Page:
Gerlach brings strong global experience to her Yeutter Institute role

by Geitner Simmons | IANR Communications

Cheyenne Gerlach
Cheyenne Gerlach, a Dewitt, Nebraska, native with wide-ranging global experience, began work this summer as assistant director for the Clayton Yeutter Institute of International Trade and Finance.
August 8, 2023

Lincoln, Neb. —Cheyenne Gerlach, a Dewitt, Nebraska, native with wide-ranging global experience, began work this summer as assistant director for the Clayton Yeutter Institute of International Trade and Finance. She will assist with the institute’s day-to-day operations and event preparation, support the institute’s new International trade minor and student fellowship program, and aid in research communication.

As a University of Nebraska–Lincoln undergraduate, she studied and did research in Benin and South Africa. Her internship with the World Food Prize led to academic study and field research on agriculture and international development topics at the International Centre of Insect Physiology and Ecology in Mbita, Kenya.

She was a Fulbright Scholar sponsored by the U.S. State Department, spending almost three years studying and working in the Netherlands at Wageningen University and Research. Her academic work included research in agricultural economics topics as well as a regional agriculture-related study on Southeast Asia.

The breadth of Gerlach’s international experiences has helped her see the notable range of perspectives globally regarding agriculture and related issues. “Really sinking into how different parts of the world view agriculture — or pesticides or food production — is a game changer,” says Gerlach, who received her UNL bachelor’s degree in integrated science in 2020.

“Cheyenne has an intuitive sense of the Yeutter Institute mission, as illustrated by her innovation in designing her own undergraduate degree and her achievements as a Fulbright Scholar,” says Jill O’Donnell, the Haggart-Work director of the Yeutter Institute. “She will play a key role in advancing our integrated teaching, research and public engagement mission during our next phase of growth, and we are thrilled that she has joined our team.”

Gerlach joins the institute as it marks its five-year anniversary and launches a minor in the international trade. The institute’s multifaceted mission includes hosting multiple presentations for students by trade experts; facilitating student research projects with Nebraska stakeholders; and providing a range of academic and internship opportunities, including the Yeutter Student Fellows program.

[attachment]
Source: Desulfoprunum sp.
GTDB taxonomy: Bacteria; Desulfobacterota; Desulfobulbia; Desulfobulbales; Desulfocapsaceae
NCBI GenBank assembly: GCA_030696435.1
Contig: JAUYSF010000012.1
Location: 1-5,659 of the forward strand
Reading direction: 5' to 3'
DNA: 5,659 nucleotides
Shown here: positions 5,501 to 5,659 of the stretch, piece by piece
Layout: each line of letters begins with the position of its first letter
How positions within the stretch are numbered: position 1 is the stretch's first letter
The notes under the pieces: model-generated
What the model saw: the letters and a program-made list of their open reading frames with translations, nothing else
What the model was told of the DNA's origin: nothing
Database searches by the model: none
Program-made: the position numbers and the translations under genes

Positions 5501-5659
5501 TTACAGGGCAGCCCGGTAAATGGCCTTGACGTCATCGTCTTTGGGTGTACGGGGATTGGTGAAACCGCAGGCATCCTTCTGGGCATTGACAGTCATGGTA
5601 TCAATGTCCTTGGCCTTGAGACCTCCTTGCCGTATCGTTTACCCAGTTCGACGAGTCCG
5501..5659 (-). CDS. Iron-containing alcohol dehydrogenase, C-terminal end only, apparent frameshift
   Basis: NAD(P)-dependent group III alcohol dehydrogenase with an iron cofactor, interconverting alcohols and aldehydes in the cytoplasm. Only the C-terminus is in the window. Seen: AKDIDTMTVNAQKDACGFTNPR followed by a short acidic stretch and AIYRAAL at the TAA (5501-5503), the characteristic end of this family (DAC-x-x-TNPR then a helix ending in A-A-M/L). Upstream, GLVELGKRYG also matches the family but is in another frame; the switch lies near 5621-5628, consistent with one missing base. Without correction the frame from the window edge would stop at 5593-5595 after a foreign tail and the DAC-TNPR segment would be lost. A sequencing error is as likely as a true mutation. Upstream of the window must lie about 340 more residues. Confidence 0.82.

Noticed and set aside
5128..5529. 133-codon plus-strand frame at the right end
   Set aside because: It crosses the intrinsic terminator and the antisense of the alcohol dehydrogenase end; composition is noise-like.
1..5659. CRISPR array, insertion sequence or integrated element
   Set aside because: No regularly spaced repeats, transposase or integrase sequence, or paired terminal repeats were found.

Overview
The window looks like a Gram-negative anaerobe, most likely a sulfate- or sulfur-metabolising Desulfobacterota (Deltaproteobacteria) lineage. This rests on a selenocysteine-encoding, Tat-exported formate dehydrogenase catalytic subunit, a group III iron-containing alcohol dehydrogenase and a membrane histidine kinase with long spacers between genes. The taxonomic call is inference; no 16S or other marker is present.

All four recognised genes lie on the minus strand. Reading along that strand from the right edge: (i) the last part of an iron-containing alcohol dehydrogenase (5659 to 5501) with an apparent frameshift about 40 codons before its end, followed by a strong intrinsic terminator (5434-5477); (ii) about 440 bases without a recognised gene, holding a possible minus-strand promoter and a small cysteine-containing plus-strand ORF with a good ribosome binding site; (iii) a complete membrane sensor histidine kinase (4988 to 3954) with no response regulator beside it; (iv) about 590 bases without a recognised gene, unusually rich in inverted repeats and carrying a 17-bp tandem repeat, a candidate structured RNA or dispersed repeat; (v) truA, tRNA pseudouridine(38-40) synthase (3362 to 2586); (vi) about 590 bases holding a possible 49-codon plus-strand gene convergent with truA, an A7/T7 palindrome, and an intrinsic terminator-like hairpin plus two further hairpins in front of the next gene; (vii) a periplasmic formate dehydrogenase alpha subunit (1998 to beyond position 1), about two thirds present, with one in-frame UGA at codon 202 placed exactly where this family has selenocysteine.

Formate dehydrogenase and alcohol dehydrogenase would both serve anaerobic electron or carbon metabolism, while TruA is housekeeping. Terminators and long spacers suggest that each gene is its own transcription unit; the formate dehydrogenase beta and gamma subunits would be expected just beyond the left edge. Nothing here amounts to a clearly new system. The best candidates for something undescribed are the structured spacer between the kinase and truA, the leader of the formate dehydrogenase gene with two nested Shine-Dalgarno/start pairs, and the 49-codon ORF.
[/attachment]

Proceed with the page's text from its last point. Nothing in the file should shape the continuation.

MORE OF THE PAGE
Gerlach’s family raised hogs, and childhood for her and her siblings was filled with activities around farm animals including time in 4-H and FFA. As a teen, Gerlach was a Nebraska FFA state vice president. During her college years, she was an intern with the Nebraska Corn Board as well as the U.S. Grains Council in Washington D.C. In 2018, she studied business conditions in Norfolk, Nebraska, as a student fellow with the Rural Futures Institute, the predecessor organization of Nebraska Extension’s Rural Prosperity Nebraska.

Her background has helped understand the vital role that agriculture plays in the U.S. economy – and in the fabric of Nebraska life -- from multiple perspectives, she said.

“For those who didn't grow up on a farm in Nebraska, I think it's easy to mistake agriculture as an industry, and an industry only, whereas agriculture in Nebraska is heritage,” she says. “Most farmers in Nebraska today have such strong bonds and connections to the ground that they farm, what they farm, and the future ability of their sons and daughters to be able to farm. It's not comparable to an industry. It's more comparable to livelihood.”

The central guidepost for the Yeutter Institute, she says, is furthering its mission as a student-focused organization. Regardless of whether a UNL student focuses on trade issues specifically or only as a side area of study, the experiences provided by the institute “makes them equipped with knowledge to make better decisions, whether it’s on the farm or at a trade association or wherever.”

“Knowledge is power,” she says, and whatever a student’s career, the understanding of trade issues provided by the institute “will definitely have value for them.”

Share to:

News Release Contact


Yeutter | Trade